Marin Marais

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Marin Marais by André Bouys, 1704.

Marin Marais (French: [maʁɛ̃ maʁɛ]; 31 May 1656, Paris – 15 August 1728, Paris) was a French composer and viol player. He studied composition with Jean-Baptiste Lully, often conducting his operas, and with master of the bass viol Monsieur de Sainte-Colombe for six months. He was hired as a musician in 1676 to the royal court of Versailles. He did quite well as court musician, and in 1679 was appointed ordinaire de la chambre du roy pour la viole, a title he kept until 1725.

He was the father of the composer Roland Marais (c. 1685 – c. 1750).


Marin Marais was a master of the viol, and the leading French composer of music for the instrument. He wrote five books of Pièces de viole (1686–1725) for the instrument, generally suites with basso continuo. These were quite popular in the court, and for these he was remembered in later years as he who "founded and firmly established the empire of the viol" (Hubert Le Blanc, 1740). His other works include a book of Pièces en trio (1692) and four operas (1693–1709), Alcyone (1706) being noted for its tempest scene.

Titon du Tillet included Marais in Le Parnasse françois, making the following comments on two of his pieces, Le Labyrinthe, perhaps inspired by the labyrinth of Versailles,[1] and La Gamme:

A piece from his fourth book entitled The Labyrinth, which passes through various keys, strikes various dissonances and notes the uncertainty of a man caught in a labyrinth through serious and then quick passages; he comes out of it happily and finishes with a gracious and natural chaconne. But he surprised musical connoisseurs even more successfully with his pieces called La Gamme [The Scale], which is a piece de symphonie that imperceptibly ascends the steps of the octave; one then descends, thereby going through harmonious songs and melodious tones, the various sounds of music.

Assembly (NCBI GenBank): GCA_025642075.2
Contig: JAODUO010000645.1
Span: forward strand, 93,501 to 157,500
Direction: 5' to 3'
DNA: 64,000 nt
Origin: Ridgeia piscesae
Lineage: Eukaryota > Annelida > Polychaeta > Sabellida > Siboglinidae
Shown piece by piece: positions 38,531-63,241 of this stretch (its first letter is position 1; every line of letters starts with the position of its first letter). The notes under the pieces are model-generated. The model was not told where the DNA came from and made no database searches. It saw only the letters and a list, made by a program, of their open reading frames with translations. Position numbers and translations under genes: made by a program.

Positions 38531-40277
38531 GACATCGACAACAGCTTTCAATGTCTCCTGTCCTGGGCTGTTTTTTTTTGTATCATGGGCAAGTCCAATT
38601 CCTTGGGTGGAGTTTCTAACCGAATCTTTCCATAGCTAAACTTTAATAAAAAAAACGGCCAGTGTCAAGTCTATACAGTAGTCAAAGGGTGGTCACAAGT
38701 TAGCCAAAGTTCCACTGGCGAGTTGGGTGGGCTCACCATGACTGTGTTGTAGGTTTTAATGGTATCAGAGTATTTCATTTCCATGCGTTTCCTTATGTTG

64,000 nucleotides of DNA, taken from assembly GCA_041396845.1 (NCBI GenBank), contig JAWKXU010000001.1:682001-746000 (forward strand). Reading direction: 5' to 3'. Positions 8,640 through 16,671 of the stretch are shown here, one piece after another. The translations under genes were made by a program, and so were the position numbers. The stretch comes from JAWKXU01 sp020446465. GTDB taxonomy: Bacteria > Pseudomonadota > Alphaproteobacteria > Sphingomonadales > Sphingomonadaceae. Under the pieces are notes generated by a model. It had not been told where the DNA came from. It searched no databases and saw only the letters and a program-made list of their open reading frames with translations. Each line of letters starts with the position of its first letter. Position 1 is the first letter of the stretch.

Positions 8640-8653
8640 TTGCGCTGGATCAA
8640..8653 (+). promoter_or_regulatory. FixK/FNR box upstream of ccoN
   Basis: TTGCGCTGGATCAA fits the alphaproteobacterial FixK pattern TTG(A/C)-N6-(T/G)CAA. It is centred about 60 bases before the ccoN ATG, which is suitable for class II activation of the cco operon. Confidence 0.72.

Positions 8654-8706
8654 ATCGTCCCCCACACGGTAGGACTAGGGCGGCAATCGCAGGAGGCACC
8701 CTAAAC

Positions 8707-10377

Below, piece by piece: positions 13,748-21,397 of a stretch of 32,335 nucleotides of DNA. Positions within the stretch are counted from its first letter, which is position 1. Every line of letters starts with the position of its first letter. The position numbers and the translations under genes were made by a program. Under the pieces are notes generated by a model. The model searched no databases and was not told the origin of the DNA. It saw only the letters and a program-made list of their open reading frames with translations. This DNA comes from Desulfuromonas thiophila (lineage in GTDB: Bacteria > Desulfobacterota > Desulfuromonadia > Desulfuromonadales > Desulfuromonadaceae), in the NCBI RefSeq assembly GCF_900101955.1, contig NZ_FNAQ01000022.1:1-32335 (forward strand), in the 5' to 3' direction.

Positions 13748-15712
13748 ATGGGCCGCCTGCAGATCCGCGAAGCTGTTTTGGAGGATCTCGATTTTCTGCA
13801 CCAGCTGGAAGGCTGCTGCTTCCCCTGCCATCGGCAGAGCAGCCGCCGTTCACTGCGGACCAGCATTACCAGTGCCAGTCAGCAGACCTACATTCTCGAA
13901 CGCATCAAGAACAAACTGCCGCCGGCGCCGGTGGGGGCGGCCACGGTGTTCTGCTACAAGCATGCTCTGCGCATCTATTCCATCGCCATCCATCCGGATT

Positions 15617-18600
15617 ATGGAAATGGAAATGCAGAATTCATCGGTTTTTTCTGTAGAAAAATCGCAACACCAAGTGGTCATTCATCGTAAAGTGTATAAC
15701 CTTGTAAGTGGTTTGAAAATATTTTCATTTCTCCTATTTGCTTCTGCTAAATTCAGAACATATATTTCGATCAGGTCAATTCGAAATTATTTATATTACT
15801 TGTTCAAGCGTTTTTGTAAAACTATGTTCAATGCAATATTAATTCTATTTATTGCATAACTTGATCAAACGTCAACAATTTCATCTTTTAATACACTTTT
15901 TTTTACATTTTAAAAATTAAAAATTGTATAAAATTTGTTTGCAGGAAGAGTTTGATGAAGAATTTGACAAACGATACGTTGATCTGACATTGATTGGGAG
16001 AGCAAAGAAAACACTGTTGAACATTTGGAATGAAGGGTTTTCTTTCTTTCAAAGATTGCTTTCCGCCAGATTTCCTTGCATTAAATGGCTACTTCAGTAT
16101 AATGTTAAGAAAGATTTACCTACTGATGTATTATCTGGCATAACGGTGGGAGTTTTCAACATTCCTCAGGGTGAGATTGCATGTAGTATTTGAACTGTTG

As with Sainte-Colombe, little of Marin Marais' personal life is known after he reached adulthood. Marin Marais married a Parisian, Catherine d'Amicourt, on 21 September 1676. They had 19 children together.

Facsimiles of all five books of Marais' Pièces de viole are published by Éditions J.M. Fuzeau. A complete critical edition of his instrumental works in seven volumes, edited by John Hsu, is published by Broude Brothers.

Marais is credited with being one of the earliest composers of program music.[2] His work The[3] Bladder-Stone Operation, for viola da gamba and harpsichord, includes composer's annotations such as "The patient is bound with silken cords" and "He screameth."[2] The title has often been interpreted as "The Gall-Bladder Operation," but that surgery was not performed until the late 19th century.[4] Urinary bladder surgery to remove stones was already a medical specialty in Paris in the 17th century.[5][6]


Instrumental music

Viol part of Premiers couplets (sic) des Folies d'Espagne from the Marin Marais' deuxième livre de pièces de viole for viola da gamba and figured bass